Biggest GST fraud in Singapore

$5,695,823.65 being the tax undercharged.
Then multiply that amount by 3 to arrive at $17,087,470.95 penalty payable.
In return for that “contribution”, the person responsible gets 54 months of free food and free lodging in prison.

Who gets such “honours”?
The man is none other, Mr Mahesh Sukhram Daswani.
He was in the business of trading mobile phones. He subsequently found it more lucrative to “manage” (ie. forge) his business records very aggressively.

First;y, he under reported his sales ie. collected output GST from his customers and decided to keep a lot for himself.
Secondly, he kept himself busy with creating detailed but “fictitious” purchases. He probably used photoshop (just kidding) to digitally alter zero-rated suppliers’ invoices to standard-rated. He then directed his staff to include those invoices in the quarterly claims.
Thirdly, he had to go create export documents to show that the mobile phones had been exported. Export sales, remember is zero-rated. I guess he was trying to show how he was able to dispose off millions of dollars of phone purchased.

The trickeries of Mahesh are not new but definitely not sustainable.

1. IRAS would definitely be paying attention to who have been issued millions of dollars of refund cheques. A request for audit of the respective taxpayers’ books would be good practice.
2. In the press release, it was specifically highlighted that IRAS has used a lot of technologies to nab Mr Mahesh. Phrases such as “advanced computer forensics techniques”, “computerised analysis programmes” and “specialised computer forensic tools” were deliberately informed to public. Perhaps IRAS colleagues have exchanged notes with their colleagues in Commercial Affairs Department.

The moral of the story (as always) – Please don’t try to muck around with your GST returns.

Company director jailed for GST fraud

What happened?
Tang Ee Boon (“Tang”), 32, the managing director of V-Teb Services Pte Ltd (“V-Teb”) was convicted of GST fraud amounting to $327,837.49 and was sentenced to 12 months’ jail. Tang was brought to court for 21 charges of making inflated and false claims of GST refunds for the period 1 Jan 2004 to 30 Jun 2007.

GST-registered businesses can offset the GST they pay on their purchases (input tax) against the GST they collect from sales (output tax), and pay the net difference to IRAS. If a business incurs more GST on purchases (input tax) than it collects from sales (output tax), it can claim the difference as GST refund from IRAS.

What went wrong for Tang’s ploy?
V-Teb provides cleaning services locally. By nature of his business, the company is not expected to claim GST refunds.

However, IRAS’ tax auditors noted a pattern of submitting increasing amounts of GST refund claims in the GST returns on a frequent basis. IRAS actually verifies the value of V-Teb’s taxable purchases with the alleged suppliers.

What did Tang get for his mischiefs?

Tang pleaded guilty to a total of 14 charges of evading GST,

  • comprising three charges of understating output tax,
  • eight charges of overstating input tax, and;
  • three charges of making false entries in V-Teb’s GST returns.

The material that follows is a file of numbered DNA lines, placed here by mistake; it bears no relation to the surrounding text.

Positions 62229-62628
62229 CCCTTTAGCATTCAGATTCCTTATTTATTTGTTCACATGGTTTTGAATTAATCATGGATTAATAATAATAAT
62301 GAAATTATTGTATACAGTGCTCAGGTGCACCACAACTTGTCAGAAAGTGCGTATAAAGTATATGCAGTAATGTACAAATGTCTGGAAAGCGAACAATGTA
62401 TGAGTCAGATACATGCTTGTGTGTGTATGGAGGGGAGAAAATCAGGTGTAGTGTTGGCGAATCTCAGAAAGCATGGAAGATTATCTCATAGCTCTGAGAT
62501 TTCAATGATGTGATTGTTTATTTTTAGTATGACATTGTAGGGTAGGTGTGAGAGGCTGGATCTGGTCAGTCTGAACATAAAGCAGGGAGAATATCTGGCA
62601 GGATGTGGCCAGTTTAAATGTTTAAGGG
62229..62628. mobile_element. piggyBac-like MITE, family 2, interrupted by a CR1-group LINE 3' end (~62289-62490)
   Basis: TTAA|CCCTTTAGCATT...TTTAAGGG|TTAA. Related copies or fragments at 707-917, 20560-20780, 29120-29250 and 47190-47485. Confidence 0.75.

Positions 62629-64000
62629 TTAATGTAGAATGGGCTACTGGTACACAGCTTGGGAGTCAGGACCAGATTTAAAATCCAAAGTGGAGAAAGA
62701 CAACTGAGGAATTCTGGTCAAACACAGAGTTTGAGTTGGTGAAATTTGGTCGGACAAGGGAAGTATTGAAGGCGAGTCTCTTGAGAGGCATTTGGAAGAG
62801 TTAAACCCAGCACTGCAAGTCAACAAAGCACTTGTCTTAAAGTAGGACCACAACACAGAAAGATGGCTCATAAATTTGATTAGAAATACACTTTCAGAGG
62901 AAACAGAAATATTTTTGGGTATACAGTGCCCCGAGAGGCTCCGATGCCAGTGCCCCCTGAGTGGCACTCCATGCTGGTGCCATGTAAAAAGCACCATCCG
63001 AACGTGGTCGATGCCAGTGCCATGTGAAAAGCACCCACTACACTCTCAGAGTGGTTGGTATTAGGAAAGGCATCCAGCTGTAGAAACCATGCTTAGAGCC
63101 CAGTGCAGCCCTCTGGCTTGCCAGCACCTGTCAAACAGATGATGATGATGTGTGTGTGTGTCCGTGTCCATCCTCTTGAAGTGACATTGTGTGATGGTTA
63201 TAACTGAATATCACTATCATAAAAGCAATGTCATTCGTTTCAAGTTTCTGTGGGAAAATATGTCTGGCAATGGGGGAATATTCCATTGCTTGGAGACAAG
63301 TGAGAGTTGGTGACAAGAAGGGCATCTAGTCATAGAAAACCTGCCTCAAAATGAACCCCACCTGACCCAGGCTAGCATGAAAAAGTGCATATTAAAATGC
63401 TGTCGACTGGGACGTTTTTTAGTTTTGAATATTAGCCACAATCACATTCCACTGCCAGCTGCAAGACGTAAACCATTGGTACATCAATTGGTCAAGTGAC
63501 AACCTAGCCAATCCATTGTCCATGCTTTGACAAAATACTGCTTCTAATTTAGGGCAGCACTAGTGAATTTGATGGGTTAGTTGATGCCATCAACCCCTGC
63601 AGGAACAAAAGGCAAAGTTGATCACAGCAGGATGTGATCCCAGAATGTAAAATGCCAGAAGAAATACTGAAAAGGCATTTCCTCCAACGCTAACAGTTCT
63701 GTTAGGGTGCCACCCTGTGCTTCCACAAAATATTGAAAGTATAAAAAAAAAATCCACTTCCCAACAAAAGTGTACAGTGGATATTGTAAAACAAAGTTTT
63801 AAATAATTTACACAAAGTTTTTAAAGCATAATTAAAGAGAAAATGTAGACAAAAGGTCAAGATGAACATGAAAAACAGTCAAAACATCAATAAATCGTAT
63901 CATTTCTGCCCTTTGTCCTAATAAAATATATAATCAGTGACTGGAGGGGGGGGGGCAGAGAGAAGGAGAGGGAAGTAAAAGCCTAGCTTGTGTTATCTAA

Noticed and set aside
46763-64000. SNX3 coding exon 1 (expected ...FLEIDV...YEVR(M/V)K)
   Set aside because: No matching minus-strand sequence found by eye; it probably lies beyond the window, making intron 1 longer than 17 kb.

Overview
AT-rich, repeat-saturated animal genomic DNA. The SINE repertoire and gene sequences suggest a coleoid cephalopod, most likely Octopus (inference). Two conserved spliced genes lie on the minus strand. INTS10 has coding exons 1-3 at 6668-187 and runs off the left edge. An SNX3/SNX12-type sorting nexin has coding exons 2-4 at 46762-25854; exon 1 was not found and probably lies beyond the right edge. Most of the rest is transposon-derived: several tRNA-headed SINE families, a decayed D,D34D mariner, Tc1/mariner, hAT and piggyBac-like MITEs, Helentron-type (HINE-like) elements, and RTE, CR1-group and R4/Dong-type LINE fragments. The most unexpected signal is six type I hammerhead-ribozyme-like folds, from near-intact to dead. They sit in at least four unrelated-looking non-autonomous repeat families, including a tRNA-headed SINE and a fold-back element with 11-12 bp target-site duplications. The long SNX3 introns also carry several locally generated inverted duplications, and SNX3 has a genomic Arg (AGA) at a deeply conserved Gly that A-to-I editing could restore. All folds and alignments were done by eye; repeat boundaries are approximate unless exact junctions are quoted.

In addition to the jail term, the court also ordered Tang to pay a penalty of $983,512.47, which is three times the amount of GST undercharged.

Source – – Edgar basically paraphrase/paragrapg the original article.

After ACCA and CPA, how to get CoC?

It was the first initiative announced by ACRA in April 2010. It is the introduction of the colour-coded compliance rating and issuance of the Certificate of Compliance.

How to get the Certificate of Compliance?
First get the GREEN tick. Green tick will be given only when a company complies with ALL of the following requirements as enunciated in the Companies Act, Cap.50 ie.

1. Hold its AGM once in every calendar year and not more than 15 months
after the last preceding AGM (section 175). For a new company, the period is 18 months after date of incorporation.

2. Provide the members/shareholders with the financial statements that is not more than 6 months old at the date of the meeting. For a public listed company the financial statements must not be more than 4 months old at the date of the meeting.

3. File its AR within 1 month from the date of the AGM (section 197).

Once your company gets the GREEN tick, you pay $5 for a copy of Certificate of Compliance. Failing to comply, you will get the RED cross. All the GREEN ticks and RED crosses will be displayed next to your business entities’ name for all to see in the free Directory of Business Entities.

What can I do with the Certificate of Compliance?
1. Show to banker to demonstrate that your company is behaving and ask for a discount on the interest costs.

2. Attached it to your resume as you present yourself to the next prospective employer as the key person in keeping the company neat and tidy.

3. Attached it to your performance appraisal as you discuss for a bonus.

4. Show to auditor. Try asking discount on ground that ACRA is certifying compliance already. No audit work is necessary there.

5. The auditors too can use the CoC to check on their prospects first before accepting appointment.

Good morning to you. Cheers

FASB and IASB to delay their marriage?

view from an office in Jakarta

Yes, there will be a delay of 6 months from the original date of June 30, 2011.

This is despite the fact that their family members from the G-20 group of industrial and emerging countries have been pushing them to stick to the original date since FASB and IASB announced their engagement in 2006.

So why the delay?

  1. Firstly, FASB cannot keep up the pace preparing for their marriage.